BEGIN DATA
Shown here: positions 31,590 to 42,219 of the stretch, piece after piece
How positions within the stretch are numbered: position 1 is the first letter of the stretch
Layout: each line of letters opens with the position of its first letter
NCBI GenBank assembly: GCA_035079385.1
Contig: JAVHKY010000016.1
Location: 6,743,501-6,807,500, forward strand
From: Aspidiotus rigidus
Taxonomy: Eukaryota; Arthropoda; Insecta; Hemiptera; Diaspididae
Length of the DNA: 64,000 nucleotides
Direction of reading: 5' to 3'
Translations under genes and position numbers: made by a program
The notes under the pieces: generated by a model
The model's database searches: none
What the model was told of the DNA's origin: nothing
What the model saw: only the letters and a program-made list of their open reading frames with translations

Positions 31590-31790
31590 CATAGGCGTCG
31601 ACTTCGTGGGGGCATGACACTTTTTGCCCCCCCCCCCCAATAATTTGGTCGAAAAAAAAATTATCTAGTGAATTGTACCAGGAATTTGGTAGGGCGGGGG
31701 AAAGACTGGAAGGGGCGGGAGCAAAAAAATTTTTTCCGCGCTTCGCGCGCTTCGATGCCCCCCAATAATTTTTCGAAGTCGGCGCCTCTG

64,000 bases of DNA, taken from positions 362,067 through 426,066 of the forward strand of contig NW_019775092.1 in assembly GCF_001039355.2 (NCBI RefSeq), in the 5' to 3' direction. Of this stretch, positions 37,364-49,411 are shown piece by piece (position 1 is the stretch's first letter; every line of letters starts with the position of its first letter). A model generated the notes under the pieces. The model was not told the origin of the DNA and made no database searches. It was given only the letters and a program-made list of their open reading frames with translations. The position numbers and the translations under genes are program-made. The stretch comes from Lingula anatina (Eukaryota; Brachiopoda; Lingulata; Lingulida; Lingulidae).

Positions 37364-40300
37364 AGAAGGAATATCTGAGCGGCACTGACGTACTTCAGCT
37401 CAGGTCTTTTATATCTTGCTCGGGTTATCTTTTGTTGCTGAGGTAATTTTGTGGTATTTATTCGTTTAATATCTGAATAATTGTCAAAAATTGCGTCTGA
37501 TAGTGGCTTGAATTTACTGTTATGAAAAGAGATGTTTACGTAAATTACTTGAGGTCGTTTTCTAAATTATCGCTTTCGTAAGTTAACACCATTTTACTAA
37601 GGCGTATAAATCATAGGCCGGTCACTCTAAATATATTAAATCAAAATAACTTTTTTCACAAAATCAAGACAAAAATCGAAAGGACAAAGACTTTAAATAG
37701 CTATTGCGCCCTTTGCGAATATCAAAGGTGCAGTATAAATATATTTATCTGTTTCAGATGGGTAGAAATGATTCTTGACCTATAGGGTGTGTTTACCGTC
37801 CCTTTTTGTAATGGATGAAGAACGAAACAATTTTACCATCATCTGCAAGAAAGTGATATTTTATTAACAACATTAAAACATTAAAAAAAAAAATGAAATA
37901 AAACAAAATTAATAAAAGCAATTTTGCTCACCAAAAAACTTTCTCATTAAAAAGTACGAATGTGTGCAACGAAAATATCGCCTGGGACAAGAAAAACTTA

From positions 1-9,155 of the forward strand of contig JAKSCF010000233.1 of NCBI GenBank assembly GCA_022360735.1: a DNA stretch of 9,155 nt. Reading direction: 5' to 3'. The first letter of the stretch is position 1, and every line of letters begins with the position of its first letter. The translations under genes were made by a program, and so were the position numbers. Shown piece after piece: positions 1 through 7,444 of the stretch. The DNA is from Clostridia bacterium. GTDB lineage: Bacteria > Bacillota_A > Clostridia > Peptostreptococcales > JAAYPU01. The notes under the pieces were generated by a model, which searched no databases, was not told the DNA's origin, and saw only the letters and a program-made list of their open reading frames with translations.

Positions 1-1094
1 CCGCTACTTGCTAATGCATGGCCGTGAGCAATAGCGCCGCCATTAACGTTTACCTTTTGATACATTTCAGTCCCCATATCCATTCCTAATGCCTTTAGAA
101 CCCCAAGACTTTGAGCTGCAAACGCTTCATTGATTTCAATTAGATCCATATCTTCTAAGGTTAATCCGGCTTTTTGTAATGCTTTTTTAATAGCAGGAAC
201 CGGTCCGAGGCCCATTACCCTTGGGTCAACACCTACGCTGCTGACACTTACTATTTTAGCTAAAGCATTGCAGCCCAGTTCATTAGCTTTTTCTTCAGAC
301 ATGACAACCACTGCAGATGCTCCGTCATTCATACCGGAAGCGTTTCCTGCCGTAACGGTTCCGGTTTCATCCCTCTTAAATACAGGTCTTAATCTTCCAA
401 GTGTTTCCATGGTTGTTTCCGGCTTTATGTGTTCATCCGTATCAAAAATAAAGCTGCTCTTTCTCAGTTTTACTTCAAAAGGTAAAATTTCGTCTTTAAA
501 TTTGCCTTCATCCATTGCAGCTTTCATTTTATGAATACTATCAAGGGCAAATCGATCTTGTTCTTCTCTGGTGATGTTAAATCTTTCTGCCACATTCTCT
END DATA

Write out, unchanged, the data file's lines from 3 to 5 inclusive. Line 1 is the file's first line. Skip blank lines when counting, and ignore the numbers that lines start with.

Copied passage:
Layout: each line of letters opens with the position of its first letter
NCBI GenBank assembly: GCA_035079385.1
Contig: JAVHKY010000016.1